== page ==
Outa’s Appeal Could Succeed


By Staff Writer    08-Jun-2013 21:32 UTC+02:00

The South African National Roads Agency Limited (Sanral) is planning to implement e-tolls on Gauteng highways in the very near future. According to reports, everything is now  in place. The only thing standing on Sanral’s way is the Opposition to Urban Tolling Alliance (Outa), which is against Sanral’s plan. If it was for Sanral, e-tolls would have been implemented last year. However, at the beginning of 2012, Outa lodged a court application to halt the launch of e-tolls.

In April 2012, Judge Bill Prinsloo granted Outa an interdict, which prevented Sanral from launching e-tolls pending a full judicial review of Outa’s application. In December, the High Court ruled against Outa. However, in January this year, Outa filed an application to seek leave to appeal against the High Court’s decision at the Supreme Court of Appeal. Outa’s legal fees kept escalating in the process.

On Wednesday, it was reported that Outa might have to drop its fight against e-tolls due to financial shortage. Outa was in arrears of R3 million and needed to raise attorneys’ fees of R1 million before the 21st of June in order to be able to proceed with its case. Outa chairman Wayne Duvenage appealed for donations to raise the required R1 million. A number of companies and individuals then started donating.

According to Independent Online, on Thursday night, Duvenage was expecting around R120 000 to have been donated and was astounded when he realized that R540 000 had been donated. On Friday, the Democratic Alliance (DA) announced that it would donate R1  million to help Outa with its court case. Although this pleased many members of the public, Cosatu thought DA’s donation was an opportunistic act aimed at generating more votes during the 2014 elections.

Outa’s appeal will be heard in September at the Supreme Court of Appeal in Bloemfontein. Many Gauteng citizens are against the implementation of e-tolls and are hoping that the appeal will be successful. Pieter Conradie of DLA Cliffe Dekker Hofmeyr, a law firm leading Outa’s case, said the firm would not be leading Outa’s appeal at the Senior Court of Appeal if it did not believe it could succeed.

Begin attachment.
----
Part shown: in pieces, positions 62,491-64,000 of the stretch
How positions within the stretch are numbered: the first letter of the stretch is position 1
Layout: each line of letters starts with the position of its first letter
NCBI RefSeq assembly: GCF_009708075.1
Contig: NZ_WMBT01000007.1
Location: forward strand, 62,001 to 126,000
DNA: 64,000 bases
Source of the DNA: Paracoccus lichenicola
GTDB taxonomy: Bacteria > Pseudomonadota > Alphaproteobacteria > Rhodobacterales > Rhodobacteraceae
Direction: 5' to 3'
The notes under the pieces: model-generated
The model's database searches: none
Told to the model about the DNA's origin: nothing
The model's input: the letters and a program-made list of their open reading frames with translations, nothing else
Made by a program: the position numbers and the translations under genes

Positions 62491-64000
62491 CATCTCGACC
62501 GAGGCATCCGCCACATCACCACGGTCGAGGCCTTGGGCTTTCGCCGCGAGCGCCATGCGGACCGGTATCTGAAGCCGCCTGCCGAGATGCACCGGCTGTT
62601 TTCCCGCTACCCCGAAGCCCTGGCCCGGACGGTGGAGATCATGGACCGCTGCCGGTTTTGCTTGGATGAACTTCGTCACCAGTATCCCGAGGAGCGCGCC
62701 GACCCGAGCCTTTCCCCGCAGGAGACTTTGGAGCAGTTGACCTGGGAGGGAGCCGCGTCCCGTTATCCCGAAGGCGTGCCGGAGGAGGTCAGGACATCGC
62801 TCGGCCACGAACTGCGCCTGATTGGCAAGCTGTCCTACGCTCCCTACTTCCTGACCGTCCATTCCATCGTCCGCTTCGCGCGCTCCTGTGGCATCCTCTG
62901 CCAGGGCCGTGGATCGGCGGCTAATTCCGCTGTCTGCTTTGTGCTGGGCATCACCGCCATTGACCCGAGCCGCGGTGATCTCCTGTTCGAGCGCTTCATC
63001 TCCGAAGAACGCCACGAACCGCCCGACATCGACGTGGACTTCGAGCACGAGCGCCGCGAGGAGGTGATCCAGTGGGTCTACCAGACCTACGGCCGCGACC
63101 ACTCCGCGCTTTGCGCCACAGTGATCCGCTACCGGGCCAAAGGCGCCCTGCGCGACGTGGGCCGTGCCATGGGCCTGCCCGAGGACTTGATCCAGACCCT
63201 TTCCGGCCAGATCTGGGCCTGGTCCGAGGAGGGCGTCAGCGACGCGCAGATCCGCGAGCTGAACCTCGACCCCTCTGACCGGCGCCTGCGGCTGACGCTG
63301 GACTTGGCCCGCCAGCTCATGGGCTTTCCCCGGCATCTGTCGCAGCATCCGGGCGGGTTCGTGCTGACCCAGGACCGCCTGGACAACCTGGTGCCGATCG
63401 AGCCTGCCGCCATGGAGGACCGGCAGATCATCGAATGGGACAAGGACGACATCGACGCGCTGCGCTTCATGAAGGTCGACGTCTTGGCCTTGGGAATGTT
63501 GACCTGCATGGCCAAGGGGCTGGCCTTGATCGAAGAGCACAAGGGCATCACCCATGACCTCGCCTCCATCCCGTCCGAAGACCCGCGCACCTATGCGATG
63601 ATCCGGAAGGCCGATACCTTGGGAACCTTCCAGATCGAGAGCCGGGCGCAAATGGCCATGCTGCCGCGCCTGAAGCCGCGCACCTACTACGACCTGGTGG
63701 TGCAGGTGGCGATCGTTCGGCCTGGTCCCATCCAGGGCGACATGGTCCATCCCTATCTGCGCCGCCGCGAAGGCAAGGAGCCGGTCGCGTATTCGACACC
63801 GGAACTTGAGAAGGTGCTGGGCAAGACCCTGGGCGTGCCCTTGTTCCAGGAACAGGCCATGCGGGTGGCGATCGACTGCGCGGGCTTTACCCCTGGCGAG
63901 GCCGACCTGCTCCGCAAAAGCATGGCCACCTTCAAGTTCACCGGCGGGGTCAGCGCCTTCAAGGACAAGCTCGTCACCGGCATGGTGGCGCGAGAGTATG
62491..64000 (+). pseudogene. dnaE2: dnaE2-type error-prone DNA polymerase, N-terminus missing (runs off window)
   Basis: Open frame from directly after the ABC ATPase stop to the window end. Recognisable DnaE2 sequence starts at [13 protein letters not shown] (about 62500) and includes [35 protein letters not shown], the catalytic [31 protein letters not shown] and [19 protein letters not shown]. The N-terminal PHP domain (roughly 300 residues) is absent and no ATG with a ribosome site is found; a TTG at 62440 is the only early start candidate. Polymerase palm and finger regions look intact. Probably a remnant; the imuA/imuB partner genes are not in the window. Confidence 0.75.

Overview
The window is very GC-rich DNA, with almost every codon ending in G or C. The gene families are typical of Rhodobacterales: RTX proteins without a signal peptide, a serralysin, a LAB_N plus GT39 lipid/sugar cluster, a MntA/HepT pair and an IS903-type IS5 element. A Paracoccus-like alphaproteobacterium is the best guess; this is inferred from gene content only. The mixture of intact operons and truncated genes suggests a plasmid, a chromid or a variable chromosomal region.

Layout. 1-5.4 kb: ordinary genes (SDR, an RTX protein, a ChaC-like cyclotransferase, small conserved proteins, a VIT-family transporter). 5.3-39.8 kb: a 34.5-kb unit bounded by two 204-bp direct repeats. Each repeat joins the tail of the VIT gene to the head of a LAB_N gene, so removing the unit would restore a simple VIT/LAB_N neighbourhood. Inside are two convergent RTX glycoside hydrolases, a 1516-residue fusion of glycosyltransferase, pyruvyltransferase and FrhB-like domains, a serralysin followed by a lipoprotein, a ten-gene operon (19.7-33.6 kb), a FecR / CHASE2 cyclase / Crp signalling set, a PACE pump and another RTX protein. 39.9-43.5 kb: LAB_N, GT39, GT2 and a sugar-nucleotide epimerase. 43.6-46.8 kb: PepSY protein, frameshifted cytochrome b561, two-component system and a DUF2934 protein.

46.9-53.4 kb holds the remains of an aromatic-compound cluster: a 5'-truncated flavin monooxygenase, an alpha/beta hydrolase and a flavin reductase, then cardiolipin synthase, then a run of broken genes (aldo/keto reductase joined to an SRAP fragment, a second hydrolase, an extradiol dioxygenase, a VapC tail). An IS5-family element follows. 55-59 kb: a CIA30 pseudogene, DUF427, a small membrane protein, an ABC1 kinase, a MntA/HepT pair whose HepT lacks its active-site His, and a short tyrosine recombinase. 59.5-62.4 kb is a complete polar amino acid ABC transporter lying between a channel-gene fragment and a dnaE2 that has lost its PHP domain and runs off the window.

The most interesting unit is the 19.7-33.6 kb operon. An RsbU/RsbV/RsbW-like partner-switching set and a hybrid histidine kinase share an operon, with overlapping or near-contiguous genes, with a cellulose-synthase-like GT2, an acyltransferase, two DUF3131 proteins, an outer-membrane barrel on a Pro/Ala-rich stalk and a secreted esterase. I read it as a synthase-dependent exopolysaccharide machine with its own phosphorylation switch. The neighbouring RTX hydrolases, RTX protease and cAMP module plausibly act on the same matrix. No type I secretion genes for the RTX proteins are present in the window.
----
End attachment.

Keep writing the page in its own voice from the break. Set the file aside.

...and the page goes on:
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  1. Kejoy says:

    Does anyone know what will happen if outa is successful? I presume the overseas people will want their money, and they’ll want the lost profit. I think it will be a mess.Even if outa loses the appeal, the e-tolls can still be defeated if only a few people buy e-tags. The sheer logistical problem of trying to collect tolls via the post office will defeat the system. But then what? Toll gates?

    • Zipper Z says:

      Imagine what will happen if they don’t succeed…..

      • Kejoy says:

        Yes, I can imagine. I have seen a comment that sanral is considering privatising the roads. In that case some well-connected gentlemen will become mega-rich out of we poor motorists.

  2. walter says:

    service must be pay, and I agree 100%, but what I disagree is that we are crying for internal jobs and our corrupt government do a deal with people from Europe.if the funds would go to a proper cause we would not be so upset,if every one would see a change in a government attitude words the service, like gardens, roads, proper sign, light in the street, etc, we would pay with no objections, but we all know that it is one scam after another’s,nothing transparent … till we see ruins like the rest of Africa..this is an unfortunate way of African people

  3. Robin Grant says:

    I suggest COSATU put their money where their mouth’s are and donate a million rand too seeing as they are opposed to the tolling. COSATU is big talk and no action. At least the DA is actually working to get this insidious system outlawed..

    • Zipper Z says:

      COSATU wants be the hunter and the victim … they are so confused at the moment that I wouldn’t count on them for anything rational or helpful.

  4. gogo says:

    No-body should buy the tags…. no-body at all. If you’re forced to buy them, leave it at home most of the time or put it in a metal box so it cant be read while in your car…

  5. Unitas_Amor says:

    Our taxes are supposed to be used for infrastructure development. POINT! Every year government seeks more and more ways to use our taxes to meet their personal objectives in enriching themselves and then need to implement other ways of sourcing funds to pay for that which they should have done in the first place.e-Tolls is just another form of tax. With all the taxes we are currently paying (75%) it does not pay to own a house, car or business anymore. The higher the taxes the cheaper imported goods become, more unemployment, weaker rand and gradually we have the international scavengers like China that infiltrate our economy on the back of corruption paid to government officials.Look at the whole of Africa – same story as history repeats itself.Government has a budget and they must stick to it! The parasites that manage e-tolling get paid more than the initial capital expenditure – Just another form of corruption – SICK!

    • Brokenit says:

      Time for this nation to refuse being abused and stop paying taxes from the individual to corporations. The taxpayer needs to be in power and not the ‘majority’.

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